Germany's economy minister has stepped into the row brewing around Deutsche Bank's share price fall of recent days. The bank, as readers know, operates in regions including Asia.
(Item repeated that appeared yesterday in sister news services to this one.)
Germany's economy minister, Sigmar Gabriel, has accused Deutsche
Bank of blaming speculators for last week's plunge in its share
price, according to Reuters.
"I did not know if I should laugh or cry that the bank that made speculation a business model is now saying it is a victim of speculators," Gabriel told reporters on a plane to Iran, which he is visiting with a business delegation, Reuters reported.
On Friday last week, Deutsche Bank’s chief executive, John Cryan, emailed staff to reassure them of the bank’s “strong fundamentals” following reports that a few hedge fund clients had withdrawn money.
At the opening bell in Frankfurt on Friday, shares plunged by almost 9 per cent to a record low of €9.89 ($11.08) per share.
About 10 hedge funds have moved part of their listed derivatives holdings to other firms this week, Bloomberg reported on Friday last week, citing an internal bank document. The bank’s hedge fund business has more than 800 clients. A report in the Wall Street Journal also reported on hedge fund defections. As of the time of writing, this news service has not heard of clients pulling out of the firm's wealth management business. In recent years, banks with wealth management businesses have been at pains to stress their balance sheet strength as part of their sales pitch.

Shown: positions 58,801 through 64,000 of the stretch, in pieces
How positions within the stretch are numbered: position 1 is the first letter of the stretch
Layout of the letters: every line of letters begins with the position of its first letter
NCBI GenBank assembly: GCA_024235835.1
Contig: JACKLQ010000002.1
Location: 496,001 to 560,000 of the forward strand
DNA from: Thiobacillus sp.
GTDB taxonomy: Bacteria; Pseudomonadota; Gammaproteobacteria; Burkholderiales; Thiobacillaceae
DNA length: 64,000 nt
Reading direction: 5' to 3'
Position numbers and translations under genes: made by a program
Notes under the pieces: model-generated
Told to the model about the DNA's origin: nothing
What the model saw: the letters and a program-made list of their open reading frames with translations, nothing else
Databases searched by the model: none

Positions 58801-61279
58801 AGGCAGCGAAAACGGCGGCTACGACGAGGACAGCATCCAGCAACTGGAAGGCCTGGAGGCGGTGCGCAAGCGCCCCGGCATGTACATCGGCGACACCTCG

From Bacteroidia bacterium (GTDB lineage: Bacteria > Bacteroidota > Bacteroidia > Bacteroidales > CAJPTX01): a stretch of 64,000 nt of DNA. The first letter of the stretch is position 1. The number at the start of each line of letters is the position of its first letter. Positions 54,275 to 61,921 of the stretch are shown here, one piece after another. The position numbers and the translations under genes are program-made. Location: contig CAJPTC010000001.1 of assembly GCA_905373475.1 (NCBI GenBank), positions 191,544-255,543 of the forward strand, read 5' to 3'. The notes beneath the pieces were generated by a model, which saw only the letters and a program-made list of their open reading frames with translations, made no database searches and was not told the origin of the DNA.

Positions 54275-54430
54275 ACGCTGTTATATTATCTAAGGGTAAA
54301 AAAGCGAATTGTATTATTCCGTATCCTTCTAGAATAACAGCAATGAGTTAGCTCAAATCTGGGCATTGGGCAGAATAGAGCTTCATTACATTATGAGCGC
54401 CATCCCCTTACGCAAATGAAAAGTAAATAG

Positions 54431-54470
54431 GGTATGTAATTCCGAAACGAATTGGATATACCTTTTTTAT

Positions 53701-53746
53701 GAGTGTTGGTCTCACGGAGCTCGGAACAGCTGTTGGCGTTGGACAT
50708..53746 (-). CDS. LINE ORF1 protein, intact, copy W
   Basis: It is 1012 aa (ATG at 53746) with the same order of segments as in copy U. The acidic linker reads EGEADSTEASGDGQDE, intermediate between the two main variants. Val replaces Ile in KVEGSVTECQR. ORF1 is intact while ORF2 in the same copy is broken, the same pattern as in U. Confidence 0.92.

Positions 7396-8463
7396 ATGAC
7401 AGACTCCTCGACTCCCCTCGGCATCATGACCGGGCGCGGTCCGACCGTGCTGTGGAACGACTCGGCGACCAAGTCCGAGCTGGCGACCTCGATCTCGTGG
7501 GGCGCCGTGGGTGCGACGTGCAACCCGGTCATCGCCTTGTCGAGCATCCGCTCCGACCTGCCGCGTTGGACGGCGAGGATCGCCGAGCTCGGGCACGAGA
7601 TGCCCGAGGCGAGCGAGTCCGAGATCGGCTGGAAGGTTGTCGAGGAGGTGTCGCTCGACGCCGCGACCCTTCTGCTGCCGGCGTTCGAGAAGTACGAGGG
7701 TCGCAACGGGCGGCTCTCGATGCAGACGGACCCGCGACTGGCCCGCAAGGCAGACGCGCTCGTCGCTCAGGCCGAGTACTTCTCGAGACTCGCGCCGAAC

“I understand if you feel concerned by the extensive coverage on this issue. Our bank has become subject to speculation,” Cryan told staff. “It is our task now to prevent distorted perception from further interrupting our daily business. Trust is the foundation of banking. Some forces in the markets are currently trying to damage this trust.”
He added: “At no point in the last two decades has the balance sheet of Deutsche Bank been as stable as it is today.”
Cryan went on to highlight the “extremely comfortable buffer” of the bank’s liquidity reserves of more than €215 billion ($240 billion). He added that not even uncertainty about the outcome of the bank’s litigation cases in the US can explain the pressure on its stock price.
This month, the US Justice Department requested $14 billion from Deutsche to settle claims that it missold residential mortgage-backed securities. In May last year, the bank agreed to pay a $55 million fine to settle charges from the Securities and Exchange Commission that it misstated its financial accounts at the height of the financial crisis.
At the closing bell in New York on Friday, Deutsche Bank’s US-listed securities bounced back by around 14 per cent following reports that it could receive a fine of just $5.4 billion from the Justice Department; much less than the expected $14 billion.